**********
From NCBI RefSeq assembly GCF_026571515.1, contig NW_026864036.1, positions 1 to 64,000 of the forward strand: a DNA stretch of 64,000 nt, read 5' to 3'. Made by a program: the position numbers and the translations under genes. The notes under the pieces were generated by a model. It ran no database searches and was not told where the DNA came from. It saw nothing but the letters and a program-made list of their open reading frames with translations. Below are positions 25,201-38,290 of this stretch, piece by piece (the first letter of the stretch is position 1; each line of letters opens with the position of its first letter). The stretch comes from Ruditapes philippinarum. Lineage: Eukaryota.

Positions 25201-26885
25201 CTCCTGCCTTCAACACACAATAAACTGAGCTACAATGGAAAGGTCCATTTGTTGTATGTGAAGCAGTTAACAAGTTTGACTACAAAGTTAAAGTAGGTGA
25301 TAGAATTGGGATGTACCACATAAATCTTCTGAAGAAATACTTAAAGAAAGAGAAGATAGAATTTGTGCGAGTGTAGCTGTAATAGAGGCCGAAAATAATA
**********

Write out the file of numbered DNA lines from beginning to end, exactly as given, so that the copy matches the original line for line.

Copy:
From NCBI RefSeq assembly GCF_026571515.1, contig NW_026864036.1, positions 1 to 64,000 of the forward strand: a DNA stretch of 64,000 nt, read 5' to 3'. Made by a program: the position numbers and the translations under genes. The notes under the pieces were generated by a model. It ran no database searches and was not told where the DNA came from. It saw nothing but the letters and a program-made list of their open reading frames with translations. Below are positions 25,201-38,290 of this stretch, piece by piece (the first letter of the stretch is position 1; each line of letters opens with the position of its first letter). The stretch comes from Ruditapes philippinarum. Lineage: Eukaryota.

Positions 25201-26885
25201 CTCCTGCCTTCAACACACAATAAACTGAGCTACAATGGAAAGGTCCATTTGTTGTATGTGAAGCAGTTAACAAGTTTGACTACAAAGTTAAAGTAGGTGA
25301 TAGAATTGGGATGTACCACATAAATCTTCTGAAGAAATACTTAAAGAAAGAGAAGATAGAATTTGTGCGAGTGTAGCTGTAATAGAGGCCGAAAATAATA